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Many tree fruit growers in Washington State are planning to either enter into or expand organic production in response to a continued strong market.

Nationally, organic food sales increased 11 percent in 2014 over the previous year, reaching nearly 5 percent of all food sales in the country.

Sales growth for organic fruits and vegetables have remained steady—despite a one-year dip in growth in 2009 during the recession—confirming these products as core purchases for the organic consumer.

Given that continued growth in demand, the Washington State Tree Fruit Association will host a special session on organics at the 2015 annual meeting December 7-9 in Yakima, Washington.

An excellent lineup of speakers has been recruited to help people better understand the opportunities with organic tree fruit.

“Organic Tree Fruit—Gone Global” will touch on local and global issues, with an emphasis on the market.

Topics will include:

—organic trends.
—perspectives from retail (Costco representative), a fresh fruit packer, and processors.
—policy issues.
—updates on fire blight and little cherry virus.
—cost of production studies.

There also will be a grower panel on transitioning to organic, with a wide range of experiences represented. That’s key, because the demand for information about organics is keeping pace with the industry growth.

Organic apple shipments from Washington State hit a new record at 9.5 million boxes in 2014. Increased demand absorbed the more than 20 percent increase in production. Gala and Fuji again dominated acres and shipped volume, with Honeycrisp now the third largest organic acreage with shipped volume growing annually. Price premiums remained strong all season, with prices for organic double that of conventional for Gala, Fuji, and Red and Golden Delicious.

Washington organic pear shipped volume rose 18 percent in 2014 to a record 1 million boxes, and average prices also increased over the previous year. Bartlett and d’Anjou continue to account for two-thirds of the acreage.

Organic cherry acreage increased slightly in 2013 and 2014, but is still below the 2009 peak of 2,437 acres. Average prices were slightly lower than the previous year, but were $20 a box higher than conventional.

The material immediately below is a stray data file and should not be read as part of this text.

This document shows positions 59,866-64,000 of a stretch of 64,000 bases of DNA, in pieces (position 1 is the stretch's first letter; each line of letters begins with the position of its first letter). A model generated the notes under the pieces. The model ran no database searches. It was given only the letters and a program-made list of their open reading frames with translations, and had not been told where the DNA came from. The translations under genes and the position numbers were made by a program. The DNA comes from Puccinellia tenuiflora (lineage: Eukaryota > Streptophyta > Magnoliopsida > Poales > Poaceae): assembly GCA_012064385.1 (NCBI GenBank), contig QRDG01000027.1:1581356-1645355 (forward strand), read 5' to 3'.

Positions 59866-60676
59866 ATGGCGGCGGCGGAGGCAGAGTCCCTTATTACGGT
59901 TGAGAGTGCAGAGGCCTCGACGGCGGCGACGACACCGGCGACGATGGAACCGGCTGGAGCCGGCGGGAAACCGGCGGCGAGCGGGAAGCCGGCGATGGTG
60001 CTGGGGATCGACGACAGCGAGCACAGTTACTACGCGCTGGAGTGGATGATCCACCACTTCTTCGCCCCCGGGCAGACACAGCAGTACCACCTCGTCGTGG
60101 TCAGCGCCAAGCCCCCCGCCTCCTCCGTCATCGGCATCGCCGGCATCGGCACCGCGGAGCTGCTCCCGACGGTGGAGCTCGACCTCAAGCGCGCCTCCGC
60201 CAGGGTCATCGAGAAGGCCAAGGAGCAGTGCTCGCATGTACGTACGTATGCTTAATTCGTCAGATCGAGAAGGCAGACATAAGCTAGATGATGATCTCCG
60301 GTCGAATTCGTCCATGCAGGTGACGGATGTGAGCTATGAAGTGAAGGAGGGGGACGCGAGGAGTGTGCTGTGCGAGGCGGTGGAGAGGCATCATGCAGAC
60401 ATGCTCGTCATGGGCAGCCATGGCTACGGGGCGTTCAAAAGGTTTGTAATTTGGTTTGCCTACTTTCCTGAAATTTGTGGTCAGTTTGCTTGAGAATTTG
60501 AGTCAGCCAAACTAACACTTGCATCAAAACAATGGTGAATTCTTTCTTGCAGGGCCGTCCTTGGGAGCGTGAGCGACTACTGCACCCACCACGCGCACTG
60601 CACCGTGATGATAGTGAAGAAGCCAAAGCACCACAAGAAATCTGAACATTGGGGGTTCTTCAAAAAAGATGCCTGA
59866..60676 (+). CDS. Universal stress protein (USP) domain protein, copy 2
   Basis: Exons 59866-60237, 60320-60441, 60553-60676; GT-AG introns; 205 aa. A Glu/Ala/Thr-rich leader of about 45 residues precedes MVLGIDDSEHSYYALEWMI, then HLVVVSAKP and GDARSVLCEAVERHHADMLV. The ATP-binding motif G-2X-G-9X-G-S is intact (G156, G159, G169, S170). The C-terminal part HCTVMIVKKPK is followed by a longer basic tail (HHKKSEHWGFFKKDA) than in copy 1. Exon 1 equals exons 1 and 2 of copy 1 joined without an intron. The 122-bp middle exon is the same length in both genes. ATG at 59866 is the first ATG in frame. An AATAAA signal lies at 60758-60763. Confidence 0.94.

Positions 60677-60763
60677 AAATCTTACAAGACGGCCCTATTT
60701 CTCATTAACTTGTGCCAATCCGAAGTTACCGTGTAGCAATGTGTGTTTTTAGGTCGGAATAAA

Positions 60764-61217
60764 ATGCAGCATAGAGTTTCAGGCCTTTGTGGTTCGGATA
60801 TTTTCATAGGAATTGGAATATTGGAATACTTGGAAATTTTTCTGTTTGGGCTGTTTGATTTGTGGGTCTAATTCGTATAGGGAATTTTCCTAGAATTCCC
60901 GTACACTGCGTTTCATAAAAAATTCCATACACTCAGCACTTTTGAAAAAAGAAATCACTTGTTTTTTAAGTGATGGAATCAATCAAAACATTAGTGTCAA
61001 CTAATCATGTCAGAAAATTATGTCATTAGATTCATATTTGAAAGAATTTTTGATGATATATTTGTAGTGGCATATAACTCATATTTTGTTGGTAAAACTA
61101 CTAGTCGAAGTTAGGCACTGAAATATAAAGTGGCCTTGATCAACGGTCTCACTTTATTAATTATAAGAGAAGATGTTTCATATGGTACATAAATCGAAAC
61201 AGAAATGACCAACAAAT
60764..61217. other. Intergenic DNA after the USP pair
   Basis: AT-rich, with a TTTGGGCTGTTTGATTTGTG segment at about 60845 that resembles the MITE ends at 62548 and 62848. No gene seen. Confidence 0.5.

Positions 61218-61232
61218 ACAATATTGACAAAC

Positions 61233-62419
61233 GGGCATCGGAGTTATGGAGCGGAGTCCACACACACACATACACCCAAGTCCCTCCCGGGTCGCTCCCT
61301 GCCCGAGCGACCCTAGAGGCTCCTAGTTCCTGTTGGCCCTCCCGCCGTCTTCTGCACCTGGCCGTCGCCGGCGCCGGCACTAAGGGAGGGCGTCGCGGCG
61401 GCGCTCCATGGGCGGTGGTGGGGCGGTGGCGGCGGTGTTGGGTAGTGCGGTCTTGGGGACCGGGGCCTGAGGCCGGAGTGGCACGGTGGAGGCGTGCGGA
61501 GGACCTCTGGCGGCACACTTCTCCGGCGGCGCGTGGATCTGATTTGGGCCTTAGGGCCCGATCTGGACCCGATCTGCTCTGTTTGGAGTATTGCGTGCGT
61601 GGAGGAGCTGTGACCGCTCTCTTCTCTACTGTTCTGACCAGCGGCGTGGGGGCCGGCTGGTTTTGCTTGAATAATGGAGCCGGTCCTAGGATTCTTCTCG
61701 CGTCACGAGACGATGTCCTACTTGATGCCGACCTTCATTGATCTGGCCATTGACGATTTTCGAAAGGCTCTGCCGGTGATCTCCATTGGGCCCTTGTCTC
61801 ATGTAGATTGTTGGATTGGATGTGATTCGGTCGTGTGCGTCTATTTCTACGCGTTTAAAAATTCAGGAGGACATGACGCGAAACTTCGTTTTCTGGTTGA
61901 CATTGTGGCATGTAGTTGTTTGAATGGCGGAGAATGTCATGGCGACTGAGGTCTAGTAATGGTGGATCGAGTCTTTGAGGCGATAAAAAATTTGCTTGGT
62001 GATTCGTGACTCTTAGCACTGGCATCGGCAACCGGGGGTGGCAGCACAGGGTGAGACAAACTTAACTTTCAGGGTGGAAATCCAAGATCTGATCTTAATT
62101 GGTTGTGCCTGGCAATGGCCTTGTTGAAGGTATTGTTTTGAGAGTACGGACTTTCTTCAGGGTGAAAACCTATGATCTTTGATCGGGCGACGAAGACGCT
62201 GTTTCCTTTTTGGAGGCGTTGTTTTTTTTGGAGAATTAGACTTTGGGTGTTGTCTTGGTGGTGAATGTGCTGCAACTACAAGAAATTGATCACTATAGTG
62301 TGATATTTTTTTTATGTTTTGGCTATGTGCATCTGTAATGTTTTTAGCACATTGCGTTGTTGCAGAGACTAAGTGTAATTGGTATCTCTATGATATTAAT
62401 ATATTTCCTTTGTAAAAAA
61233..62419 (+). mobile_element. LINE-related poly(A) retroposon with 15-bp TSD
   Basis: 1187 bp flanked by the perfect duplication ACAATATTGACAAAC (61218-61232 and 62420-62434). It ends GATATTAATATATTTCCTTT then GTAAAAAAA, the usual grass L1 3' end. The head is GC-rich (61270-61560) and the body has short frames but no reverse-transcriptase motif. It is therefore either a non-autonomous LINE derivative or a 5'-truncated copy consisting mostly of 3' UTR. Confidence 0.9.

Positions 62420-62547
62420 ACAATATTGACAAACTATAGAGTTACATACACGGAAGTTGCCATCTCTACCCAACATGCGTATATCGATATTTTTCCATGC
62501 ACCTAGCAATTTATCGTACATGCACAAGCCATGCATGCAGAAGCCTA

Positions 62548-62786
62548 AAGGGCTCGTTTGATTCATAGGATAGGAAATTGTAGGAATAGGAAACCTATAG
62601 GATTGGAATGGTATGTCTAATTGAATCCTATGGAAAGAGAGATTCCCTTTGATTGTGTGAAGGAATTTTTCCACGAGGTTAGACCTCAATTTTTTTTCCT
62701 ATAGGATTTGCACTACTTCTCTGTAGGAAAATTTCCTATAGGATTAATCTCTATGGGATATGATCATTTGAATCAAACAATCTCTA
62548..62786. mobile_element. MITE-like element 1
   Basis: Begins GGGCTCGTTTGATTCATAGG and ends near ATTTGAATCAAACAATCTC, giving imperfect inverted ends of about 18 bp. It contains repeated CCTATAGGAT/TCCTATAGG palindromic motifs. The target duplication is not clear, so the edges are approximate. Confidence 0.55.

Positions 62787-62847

The recently-released U.S. Department of Agriculture National Agricultural Statistics Service 2014 organic producers survey confirms that Washington State remains the leading producer of organic apples, pears, and cherries.

Results for certified area, production, and sales land are presented in (see Table 1) to compare Washington to national numbers.

Washington certified organic tree fruit production compared with total U.S. production, 2014. Harvested acres only. Source: USDA-NASS 2014 Organic Producer Survey. <b>(Jared Johnson/Good Fruit Grower illustration)</b>

Washington certified organic tree fruit production compared with total U.S. production, 2014. Harvested acres only. Source: USDA-NASS 2014 Organic Producer Survey. (Jared Johnson/Good Fruit Grower illustration)

(The NASS Washington numbers differ from the acreage data we gather directly from certifiers for our annual organic tree fruit update, as NASS only reports harvested acres and not all producers respond to the NASS surveys.)

Certified organic apple production in the U.S. and Washington State, 2014. Source: USDA-NASS 2014 Organic Producer Survey. <b>(Jared Johnson/Good Fruit Grower illustration)</b>

Certified organic apple production in the U.S. and Washington State, 2014. Source: USDA-NASS 2014 Organic Producer Survey. (Jared Johnson/Good Fruit Grower illustration)

For a complete breakdown of the NASS report, visit www.agcensus.usda.gov.

In all cases, the state has a greater share of production and sales than that of farms or acres. For apples, 90 percent of the certified apples reported nationally were sold fresh, and Washington State accounted for 93 percent of these (see Table 2).

The latest data on organic tree fruit area and production for Washington State can be found online at csanr.wsu.edu •

– by David Granatstein and Elizabeth Kirby, Washington State University Center for Sustaining Agriculture and Natural Resources, Wenatchee, Washington.